Moriah Bridges was set to give the “closing exercise” at Beaver High School’s graduation ceremony on June 2, when the school district decided to amend some of her words, Fox News reports.
Bridges submitted a draft of her prepared remarks to the school district, a reflection that included phrases such as, “Lord, surround us with grace and favor everywhere we go,” and, “Soften our hearts to teach us love and compassion, to show mercy and grace to others the way that you showed mercy and grace to us.”
A couple of days before the ceremony, the school district notified Bridges that her speech was “unlawful, unconstitutional, and therefore, impermissible.” The school principal, Steven Wellendorf, stated that students may not address the student body, “In the style of a prayer and most certainly may not recite a prayer that excludes other religions.”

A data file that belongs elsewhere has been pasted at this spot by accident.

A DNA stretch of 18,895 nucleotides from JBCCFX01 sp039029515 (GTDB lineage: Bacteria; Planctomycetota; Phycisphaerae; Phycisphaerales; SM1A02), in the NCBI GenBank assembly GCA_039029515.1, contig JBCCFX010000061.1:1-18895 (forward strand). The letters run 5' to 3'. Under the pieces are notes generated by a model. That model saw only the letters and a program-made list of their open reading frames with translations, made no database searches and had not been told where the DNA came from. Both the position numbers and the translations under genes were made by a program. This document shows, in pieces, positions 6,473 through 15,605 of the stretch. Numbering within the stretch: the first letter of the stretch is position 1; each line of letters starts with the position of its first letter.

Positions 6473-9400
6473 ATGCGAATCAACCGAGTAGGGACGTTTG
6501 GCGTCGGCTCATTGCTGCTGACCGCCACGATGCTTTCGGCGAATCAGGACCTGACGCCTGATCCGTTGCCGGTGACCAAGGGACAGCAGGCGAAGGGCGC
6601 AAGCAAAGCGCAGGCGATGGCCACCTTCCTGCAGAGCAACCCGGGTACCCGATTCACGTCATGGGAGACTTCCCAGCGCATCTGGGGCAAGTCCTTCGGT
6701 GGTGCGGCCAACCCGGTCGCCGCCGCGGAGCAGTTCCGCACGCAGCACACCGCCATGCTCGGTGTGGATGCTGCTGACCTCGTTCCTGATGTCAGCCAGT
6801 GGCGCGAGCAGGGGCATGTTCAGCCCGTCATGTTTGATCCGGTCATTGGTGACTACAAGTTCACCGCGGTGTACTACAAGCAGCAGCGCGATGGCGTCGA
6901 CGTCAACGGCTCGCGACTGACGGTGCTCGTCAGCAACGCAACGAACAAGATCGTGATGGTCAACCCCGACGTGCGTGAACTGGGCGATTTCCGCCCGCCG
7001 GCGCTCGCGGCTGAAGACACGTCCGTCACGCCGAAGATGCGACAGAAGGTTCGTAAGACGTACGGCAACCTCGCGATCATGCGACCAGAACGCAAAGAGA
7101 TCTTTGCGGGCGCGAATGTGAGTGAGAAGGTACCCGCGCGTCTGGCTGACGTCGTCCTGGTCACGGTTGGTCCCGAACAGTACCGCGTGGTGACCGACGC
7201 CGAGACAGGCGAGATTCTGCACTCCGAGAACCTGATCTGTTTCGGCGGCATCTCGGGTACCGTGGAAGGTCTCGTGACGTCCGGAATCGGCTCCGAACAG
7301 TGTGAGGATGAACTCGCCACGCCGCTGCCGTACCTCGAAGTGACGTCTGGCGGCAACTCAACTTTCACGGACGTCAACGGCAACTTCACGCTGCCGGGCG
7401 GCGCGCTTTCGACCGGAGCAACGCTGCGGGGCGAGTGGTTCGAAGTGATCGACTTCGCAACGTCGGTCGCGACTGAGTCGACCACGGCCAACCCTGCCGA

Moriah complied with the school’s request, but expressed dismay with the fact that she could not express her religious identity in her speech.
She said, “I was shocked that the school said my personal remarks broke the law and I was saddened that I could not draw upon my Christian identity to express my best wishes for my classmates on what should’ve been the happiest day of high school.”
Since the ceremony, Bridges has contacted First Liberty Institute, one of the most reputable religious liberty law firms in the country. Her lawyers believe that it was not the student that broke the law, but the school district for infringing on her First Amendment right to free speech and freedom of religion.
The U.S. Department of Education has a perennial policy that puts limits on student speech, and includes content of graduation ceremonies.